Iconic Sights & Wonders of the World
Numerous lists have been compiled rating the planet's favourite natural and man-made wonders, from the official New Seven Wonders of the World that includes Christ the Redeemer in Brazil and Chichen Itza in Mexico, to the New7Wonders of Nature that features the Amazon Rainforest in South America, Halong Bay in Vietnam and Jeju Island in South Korea.
There is such a mix of man-made archaeological treasures including the Rose City of Petra in Jordan and the Great Wall of China, as well as some of Mother Nature's most impressive geological formations or phenomenon's, from the Northern Lights in Iceland to the spectacular Victoria Falls in Africa.
There's a variety of ways in which you can enjoy these wonders.
Sitting on a mountain ridge on a bend overlooking the River Urubamba in Peru, the incredible Inca city of Machu Picchu is the best-known archaeological site in all South America. Left unforgotten when the Incas abandoned the city with the arrival of the conquering Spaniards, the site was rediscovered in 1911 by American historian Hiram Bingham and was declared one of the world's New Seven Wonders in 2007.
Northern Lights in Iceland
Picture draping sheets of neon coloured light dancing across the sky and you've imagined the Aurora Borealis, or the Northern Lights as they are commonly known. This natural phenomenon is caused by collisions between electrically charged particles and solar winds in the high altitudes of the Earth's atmosphere. These lights appear in many colours from red and yellow to blue and violet, with hues of green the most common.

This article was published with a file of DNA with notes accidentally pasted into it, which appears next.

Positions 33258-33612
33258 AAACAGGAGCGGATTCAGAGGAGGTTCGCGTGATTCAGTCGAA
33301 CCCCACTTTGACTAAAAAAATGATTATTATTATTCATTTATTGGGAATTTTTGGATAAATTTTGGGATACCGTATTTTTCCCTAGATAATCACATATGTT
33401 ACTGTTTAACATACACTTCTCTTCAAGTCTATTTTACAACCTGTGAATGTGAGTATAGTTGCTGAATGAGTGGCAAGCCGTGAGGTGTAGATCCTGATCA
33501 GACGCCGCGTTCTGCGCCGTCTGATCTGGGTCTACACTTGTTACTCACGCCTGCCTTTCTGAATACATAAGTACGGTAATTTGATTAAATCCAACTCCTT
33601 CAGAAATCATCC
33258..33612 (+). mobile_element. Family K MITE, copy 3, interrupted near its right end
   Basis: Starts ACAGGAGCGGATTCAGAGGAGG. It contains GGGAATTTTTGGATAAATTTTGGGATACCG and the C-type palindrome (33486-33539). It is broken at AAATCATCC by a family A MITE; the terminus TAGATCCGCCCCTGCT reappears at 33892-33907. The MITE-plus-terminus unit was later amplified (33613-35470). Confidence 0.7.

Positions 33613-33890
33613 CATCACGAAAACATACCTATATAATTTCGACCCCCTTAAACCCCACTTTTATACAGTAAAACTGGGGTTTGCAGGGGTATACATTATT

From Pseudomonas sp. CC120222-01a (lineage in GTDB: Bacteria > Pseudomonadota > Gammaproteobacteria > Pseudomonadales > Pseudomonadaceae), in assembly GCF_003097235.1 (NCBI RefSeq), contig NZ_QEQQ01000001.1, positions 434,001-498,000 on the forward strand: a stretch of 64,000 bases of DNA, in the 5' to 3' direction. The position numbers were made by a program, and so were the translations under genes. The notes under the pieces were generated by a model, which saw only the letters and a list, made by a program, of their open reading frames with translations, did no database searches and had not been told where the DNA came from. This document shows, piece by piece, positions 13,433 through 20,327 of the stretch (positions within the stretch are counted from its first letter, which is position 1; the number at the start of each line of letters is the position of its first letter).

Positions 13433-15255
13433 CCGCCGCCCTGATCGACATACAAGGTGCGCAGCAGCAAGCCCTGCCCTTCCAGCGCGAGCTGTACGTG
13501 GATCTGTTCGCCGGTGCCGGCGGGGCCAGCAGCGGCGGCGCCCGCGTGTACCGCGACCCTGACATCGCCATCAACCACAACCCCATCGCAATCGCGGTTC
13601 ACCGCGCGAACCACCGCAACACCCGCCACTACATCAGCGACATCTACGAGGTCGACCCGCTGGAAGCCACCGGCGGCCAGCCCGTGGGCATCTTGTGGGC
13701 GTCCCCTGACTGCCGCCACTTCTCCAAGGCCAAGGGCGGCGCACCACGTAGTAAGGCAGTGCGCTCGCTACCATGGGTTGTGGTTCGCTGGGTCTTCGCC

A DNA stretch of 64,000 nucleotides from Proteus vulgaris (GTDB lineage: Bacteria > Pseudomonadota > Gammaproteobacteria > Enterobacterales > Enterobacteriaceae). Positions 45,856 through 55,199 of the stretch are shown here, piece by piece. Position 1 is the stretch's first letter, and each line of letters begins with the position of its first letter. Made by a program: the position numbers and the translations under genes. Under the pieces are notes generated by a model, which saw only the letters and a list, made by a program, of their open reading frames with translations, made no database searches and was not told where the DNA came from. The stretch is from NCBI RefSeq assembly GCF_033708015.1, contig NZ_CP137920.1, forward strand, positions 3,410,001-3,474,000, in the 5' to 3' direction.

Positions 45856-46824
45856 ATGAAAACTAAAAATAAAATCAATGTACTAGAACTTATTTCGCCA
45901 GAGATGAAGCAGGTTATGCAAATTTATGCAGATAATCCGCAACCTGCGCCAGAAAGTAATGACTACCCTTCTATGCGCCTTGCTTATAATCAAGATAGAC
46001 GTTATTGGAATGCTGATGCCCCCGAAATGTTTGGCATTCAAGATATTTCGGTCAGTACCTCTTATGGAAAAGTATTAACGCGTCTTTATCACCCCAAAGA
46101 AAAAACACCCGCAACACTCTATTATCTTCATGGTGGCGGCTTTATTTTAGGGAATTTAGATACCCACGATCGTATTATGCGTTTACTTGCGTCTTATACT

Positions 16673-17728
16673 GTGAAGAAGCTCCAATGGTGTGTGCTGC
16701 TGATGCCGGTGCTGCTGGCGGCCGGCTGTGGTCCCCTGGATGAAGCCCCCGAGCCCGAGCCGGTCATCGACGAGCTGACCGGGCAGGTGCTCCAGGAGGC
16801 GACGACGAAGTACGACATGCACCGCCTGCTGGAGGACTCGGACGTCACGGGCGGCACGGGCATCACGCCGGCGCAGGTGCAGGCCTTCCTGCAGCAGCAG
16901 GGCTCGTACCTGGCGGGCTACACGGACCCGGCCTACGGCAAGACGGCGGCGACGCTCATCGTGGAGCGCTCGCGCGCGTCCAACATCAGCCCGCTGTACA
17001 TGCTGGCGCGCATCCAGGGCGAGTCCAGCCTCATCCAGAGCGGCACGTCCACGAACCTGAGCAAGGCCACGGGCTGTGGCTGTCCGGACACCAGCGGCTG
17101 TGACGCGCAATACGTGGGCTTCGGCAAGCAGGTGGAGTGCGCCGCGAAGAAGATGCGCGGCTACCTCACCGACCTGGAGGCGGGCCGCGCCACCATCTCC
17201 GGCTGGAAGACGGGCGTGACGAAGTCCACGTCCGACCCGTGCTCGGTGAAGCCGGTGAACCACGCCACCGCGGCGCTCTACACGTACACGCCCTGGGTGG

Forming a natural border between the neighbouring countries of Zambia and Zimbabwe, Victoria Falls is an awe-inspiring natural beauty with the world's largest sheet of water thundering over a wide, basalt cliff. The Falls are formed by the usually placid Zambezi River as it morphs into a raging torrent at its full width that plummets into a transverse chasm below a vertical drop. Its indigenous name of Mosi-oa-Tunya translates as 'the smoke that thunders' and it's an apt description for the columns of spray that rise from the depths of the gorge as more than five hundred million cubic metres of water drop from the edge of the Falls at the height of the rainy season.
The Rose City of Petra
Carved from the dramatic pink-hued cliffs of a mountainous desert landscape, the ancient city of Petra is Jordan's leading attraction and one of the New Seven Wonders of the World. In prehistoric times the Nabataean city was an important caravan centre on the route between Arabia and Egypt, and today a vast network of elaborate tombs, temples and ingenious water management system remains in a remarkable state of preservation. Nothing can quite prepare you for the sight of the exquisite Treasury façade slowly revealing itself as you make your way through the narrow and deeply cut canyon leading to the city's entrance.
Great Wall of China
Stretching some 20,000 km from the Yellow Sea in the east to the Gobi desert in the west, the Great Wall of China is the world's longest man-made barrier measuring seven metres wide and up to 14 metres high. Snaking its way along forested mountain ridges, the Wall is more than 2,000 years old and punctuated by watchtowers that would have housed soldiers and stored food and weapons.
What natural and man-made wonder have you been fortunate to see?